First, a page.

The resignation of Palestinian Prime Minister Salam Fayyad has thrown the Palestinian Authority in the West Bank into uncertainty. Mr Fayyad, who clashed often with President Mahmoud Abbas and refused to participate in official peace talks with Israel, was respected by western governments as a responsible administrator and economist.
Mr Fayyad’s resignation was tendered nearly four weeks ago but President Abbas accepted it only last Saturday. The western-trained IMF economist held the affairs of the PA together for over a decade in five years as its finance minister and for the last six years as prime minister. His resignation was interpreted in Ramallah as a result of the breakdown in his relations with President Abbas, who nonetheless asked him to remain as head of a caretaker Palestinian cabinet.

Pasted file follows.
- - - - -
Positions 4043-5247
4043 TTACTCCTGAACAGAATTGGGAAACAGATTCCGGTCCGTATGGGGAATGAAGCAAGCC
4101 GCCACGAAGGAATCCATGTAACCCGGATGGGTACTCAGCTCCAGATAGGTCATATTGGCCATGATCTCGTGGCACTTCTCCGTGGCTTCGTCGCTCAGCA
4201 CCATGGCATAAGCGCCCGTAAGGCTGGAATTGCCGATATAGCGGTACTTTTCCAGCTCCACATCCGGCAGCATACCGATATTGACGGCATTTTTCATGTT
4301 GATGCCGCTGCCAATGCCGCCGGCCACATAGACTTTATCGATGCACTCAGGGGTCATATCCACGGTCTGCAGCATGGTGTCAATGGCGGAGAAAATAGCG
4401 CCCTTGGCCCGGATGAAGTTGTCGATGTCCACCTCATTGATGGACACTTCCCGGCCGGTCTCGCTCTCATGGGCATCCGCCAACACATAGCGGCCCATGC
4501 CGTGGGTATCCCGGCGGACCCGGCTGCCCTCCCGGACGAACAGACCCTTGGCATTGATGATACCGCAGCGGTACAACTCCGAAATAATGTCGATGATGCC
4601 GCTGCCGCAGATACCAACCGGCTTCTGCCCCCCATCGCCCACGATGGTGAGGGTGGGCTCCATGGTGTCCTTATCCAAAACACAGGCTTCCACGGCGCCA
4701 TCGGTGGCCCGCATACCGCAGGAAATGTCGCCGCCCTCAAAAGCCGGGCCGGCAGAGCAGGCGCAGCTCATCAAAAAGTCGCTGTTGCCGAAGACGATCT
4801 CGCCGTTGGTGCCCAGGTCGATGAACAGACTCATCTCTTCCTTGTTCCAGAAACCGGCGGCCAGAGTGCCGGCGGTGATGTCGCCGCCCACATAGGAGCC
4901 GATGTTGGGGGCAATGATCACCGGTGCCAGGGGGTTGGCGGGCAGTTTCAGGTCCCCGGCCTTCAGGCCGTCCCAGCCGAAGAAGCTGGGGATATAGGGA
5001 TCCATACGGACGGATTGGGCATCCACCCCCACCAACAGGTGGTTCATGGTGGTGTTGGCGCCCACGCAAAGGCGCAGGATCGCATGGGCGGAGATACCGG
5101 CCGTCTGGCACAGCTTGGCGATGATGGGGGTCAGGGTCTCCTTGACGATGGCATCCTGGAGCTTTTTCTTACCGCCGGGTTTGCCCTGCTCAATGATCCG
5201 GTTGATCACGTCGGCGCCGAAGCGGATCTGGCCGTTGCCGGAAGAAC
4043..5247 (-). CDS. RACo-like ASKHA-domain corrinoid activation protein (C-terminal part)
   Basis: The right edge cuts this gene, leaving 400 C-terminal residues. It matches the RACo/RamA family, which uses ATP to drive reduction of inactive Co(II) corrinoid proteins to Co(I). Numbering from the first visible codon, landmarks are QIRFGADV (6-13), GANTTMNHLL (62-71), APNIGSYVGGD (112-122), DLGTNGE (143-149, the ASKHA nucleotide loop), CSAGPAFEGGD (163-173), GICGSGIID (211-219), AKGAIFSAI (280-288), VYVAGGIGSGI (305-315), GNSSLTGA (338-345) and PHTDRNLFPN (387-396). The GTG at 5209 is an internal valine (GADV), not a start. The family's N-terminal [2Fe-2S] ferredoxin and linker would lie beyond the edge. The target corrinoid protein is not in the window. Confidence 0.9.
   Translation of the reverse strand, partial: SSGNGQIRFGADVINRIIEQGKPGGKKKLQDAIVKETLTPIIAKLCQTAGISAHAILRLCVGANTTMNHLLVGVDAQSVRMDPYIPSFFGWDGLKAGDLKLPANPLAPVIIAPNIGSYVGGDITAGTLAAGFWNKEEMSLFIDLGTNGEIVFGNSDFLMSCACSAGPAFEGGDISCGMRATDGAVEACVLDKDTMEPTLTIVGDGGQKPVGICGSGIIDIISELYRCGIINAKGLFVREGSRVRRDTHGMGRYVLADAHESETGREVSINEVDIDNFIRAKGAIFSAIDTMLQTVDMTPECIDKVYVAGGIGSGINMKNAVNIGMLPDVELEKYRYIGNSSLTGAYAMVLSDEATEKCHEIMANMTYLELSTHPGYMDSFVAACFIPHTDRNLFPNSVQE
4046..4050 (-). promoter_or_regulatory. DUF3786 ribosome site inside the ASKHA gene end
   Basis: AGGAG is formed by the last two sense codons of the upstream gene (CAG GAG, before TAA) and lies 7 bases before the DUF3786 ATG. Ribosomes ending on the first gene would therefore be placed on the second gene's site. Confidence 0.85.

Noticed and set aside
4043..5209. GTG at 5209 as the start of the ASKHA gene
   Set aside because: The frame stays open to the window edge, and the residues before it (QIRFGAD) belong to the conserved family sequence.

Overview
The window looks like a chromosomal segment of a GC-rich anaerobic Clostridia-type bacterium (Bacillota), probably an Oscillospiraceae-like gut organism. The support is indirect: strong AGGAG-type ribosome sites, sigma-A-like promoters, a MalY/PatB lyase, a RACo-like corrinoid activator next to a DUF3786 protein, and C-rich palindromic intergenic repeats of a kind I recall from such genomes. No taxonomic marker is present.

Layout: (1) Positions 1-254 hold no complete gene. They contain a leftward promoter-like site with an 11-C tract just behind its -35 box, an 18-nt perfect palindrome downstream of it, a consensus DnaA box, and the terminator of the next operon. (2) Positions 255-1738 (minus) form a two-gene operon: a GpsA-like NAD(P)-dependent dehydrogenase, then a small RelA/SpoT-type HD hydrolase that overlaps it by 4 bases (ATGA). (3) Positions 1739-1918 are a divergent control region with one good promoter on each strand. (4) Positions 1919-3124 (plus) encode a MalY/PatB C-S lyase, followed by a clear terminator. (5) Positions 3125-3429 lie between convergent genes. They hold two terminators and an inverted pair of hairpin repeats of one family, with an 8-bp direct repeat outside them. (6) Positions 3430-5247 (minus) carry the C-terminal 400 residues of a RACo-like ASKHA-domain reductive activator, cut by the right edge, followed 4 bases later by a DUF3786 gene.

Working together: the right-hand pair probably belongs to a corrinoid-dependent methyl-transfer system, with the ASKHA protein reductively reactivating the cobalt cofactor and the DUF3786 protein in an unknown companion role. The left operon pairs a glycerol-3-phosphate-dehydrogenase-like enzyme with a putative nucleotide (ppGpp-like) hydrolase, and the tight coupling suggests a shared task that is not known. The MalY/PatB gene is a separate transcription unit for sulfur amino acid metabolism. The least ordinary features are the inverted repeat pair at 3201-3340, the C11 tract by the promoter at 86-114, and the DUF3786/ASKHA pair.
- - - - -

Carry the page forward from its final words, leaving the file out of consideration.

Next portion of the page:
While Mr Fayyad renounced violence as a means of advancing the Palestinians’ struggle for statehood and was openly sceptical over the attempts to gain unilateral recognition of a Palestinian state through the United Nations, he was also opposed to official talks with Israel. Though he often met senior Israelis, he refused to meet Prime Minister Benjamin Netanyahu.
The resignation has come at a particularly sensitive moment when the Obama administration is trying to find ways to renew talks between Israel and the PA, with State Secretary John Kerry shuttling between the two sides. With Mr Fayyad almost certainly out of the picture, it is unclear with whom the US will work.
While Mr Fayyad was credited with building the administrative and economic foundations of a Palestinian state in the West Bank after years of financial chaos and corruption that characterised the PA under Yasir Arafat, he was forced to deal over the past two years with a deepening crisis caused mainly by a shortfall in contributions from friendly governments and the withholding by Israel of tax revenues.